Will Bad Road Conditions Cause Further Trucker Shortages

Will Bad Road Conditions Cause Further Trucker Shortages?

The steady decline in owner-operators could be further exacerbated by bad road conditions. 

In a recent poll conducted by the National Retail Systems, Inc., 60% of truckers surveyed said that roads are in worse condition than ever before. The majority said that they get held up by poor road conditions every day or a few times a week; only 1% of those who responded said that they never get held up. Nearly half of the truck drivers who responded have been on the road more than 10 years.

Local and city roads that need pothole repair, resurfacing and leveling are costing truckers a lot of extra money in additional vehicle operating costs such as fuel consumption, tire wear, and deterioration. When asked to rate the condition of local and city roads 93% of respondents gave a rating of poor, unsatisfactory, or ok, with only 7% of truck drivers describing road conditions as good or excellent.

Bridges and tunnels are an issue as well, as one out of every nine bridges in the country is considered to be structurally deficient with crumbling concrete and corroded steel. However truck driver respondents did not rate the condition of bridges and tunnels as poorly as the roads and highway system, according to the NRS road conditions survey. Using 1 as the worst and five as the best, more than half of the truck drivers gave a majority vote to a three and four with only 35% of drivers rating bridges and tunnels with a poor to unsatisfactory vote.

All of these infrastructure issues are costing the country $27 billion a year in extra freight transportation costs, increasing shipping delays and raising prices on everyday products, according to a July 2014 report from The Council of Economic Advisers.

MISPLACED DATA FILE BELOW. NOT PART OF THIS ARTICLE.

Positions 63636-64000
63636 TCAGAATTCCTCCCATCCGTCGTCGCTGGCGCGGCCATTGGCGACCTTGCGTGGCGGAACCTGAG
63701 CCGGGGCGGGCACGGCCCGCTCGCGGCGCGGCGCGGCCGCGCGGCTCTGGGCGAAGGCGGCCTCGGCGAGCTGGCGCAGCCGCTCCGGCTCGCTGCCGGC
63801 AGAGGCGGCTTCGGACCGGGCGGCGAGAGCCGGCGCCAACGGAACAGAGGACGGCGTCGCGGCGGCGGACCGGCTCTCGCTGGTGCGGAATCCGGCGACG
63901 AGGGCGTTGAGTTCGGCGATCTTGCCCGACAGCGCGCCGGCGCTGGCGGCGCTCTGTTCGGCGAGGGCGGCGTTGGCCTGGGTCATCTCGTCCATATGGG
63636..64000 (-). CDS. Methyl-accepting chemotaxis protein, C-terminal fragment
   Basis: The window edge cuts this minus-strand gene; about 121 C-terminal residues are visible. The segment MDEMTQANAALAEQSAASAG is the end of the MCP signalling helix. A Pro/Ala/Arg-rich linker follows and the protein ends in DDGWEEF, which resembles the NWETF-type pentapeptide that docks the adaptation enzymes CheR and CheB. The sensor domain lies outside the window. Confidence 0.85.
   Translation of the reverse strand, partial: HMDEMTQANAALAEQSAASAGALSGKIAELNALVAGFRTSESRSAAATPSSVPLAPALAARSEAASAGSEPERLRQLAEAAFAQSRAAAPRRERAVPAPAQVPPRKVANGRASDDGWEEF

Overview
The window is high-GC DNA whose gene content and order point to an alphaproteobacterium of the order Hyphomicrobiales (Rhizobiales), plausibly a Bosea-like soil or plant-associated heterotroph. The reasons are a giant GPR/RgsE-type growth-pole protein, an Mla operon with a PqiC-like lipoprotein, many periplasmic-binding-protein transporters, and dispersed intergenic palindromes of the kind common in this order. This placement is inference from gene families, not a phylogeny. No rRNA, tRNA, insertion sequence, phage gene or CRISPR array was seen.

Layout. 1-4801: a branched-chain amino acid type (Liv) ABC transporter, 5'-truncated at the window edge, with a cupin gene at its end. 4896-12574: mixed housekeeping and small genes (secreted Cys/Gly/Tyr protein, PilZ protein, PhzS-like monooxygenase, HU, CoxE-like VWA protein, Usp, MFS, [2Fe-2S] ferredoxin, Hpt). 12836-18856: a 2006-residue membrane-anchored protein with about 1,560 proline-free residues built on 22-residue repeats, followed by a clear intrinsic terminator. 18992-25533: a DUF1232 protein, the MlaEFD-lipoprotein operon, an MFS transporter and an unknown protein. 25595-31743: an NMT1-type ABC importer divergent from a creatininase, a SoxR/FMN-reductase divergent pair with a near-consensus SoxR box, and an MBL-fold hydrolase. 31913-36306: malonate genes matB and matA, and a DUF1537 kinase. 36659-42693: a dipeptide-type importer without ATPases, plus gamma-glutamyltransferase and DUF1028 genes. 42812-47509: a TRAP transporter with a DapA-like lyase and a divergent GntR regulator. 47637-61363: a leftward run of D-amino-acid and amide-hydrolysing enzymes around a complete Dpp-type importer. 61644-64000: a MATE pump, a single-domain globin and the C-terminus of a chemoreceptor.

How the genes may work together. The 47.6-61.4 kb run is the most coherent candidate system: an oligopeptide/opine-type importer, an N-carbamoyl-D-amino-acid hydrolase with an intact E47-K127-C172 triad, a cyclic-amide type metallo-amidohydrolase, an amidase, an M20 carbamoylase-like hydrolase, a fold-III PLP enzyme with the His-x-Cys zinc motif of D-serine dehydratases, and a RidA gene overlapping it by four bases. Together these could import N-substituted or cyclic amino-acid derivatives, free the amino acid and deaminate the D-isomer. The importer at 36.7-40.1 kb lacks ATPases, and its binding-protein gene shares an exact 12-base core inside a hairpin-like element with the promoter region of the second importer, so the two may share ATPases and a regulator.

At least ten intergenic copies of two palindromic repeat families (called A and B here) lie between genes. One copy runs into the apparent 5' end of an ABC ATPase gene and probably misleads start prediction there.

The group provided an overview of the country’s transportation infrastructure and here are a few highlights:

•Today there are more than 4 million miles of road, 600,000 bridges, and 3,000 transit providers in the U.S. And yet, over the past 20 years, total federal, state, and local investment in transportation has fallen as a share of GDP – while population, congestion, and maintenance backlogs have increased.

•The U.S. lags behind many of its overseas competitors in transportation infrastructure investment. In the most recent World Economic Forum rankings, the U.S. had in less than a decade fallen from 7th to 18th overall in the quality of our roads.

•65% of America’s major roads are rated in less than good condition, one in four bridges require significant repair or cannot handle today’s traffic, and forty five percent of Americans lack access to transit.

Given the current road conditions and the amount of time it would take to fix the problems, it is likely that the declining margins from extra maintenance costs will continue to result in less owner operators. And this is not good news to the industry which is currently short 30,000 truckers  with a projected shortage of 239,000 by 2022 according to the American Trucking Associations.

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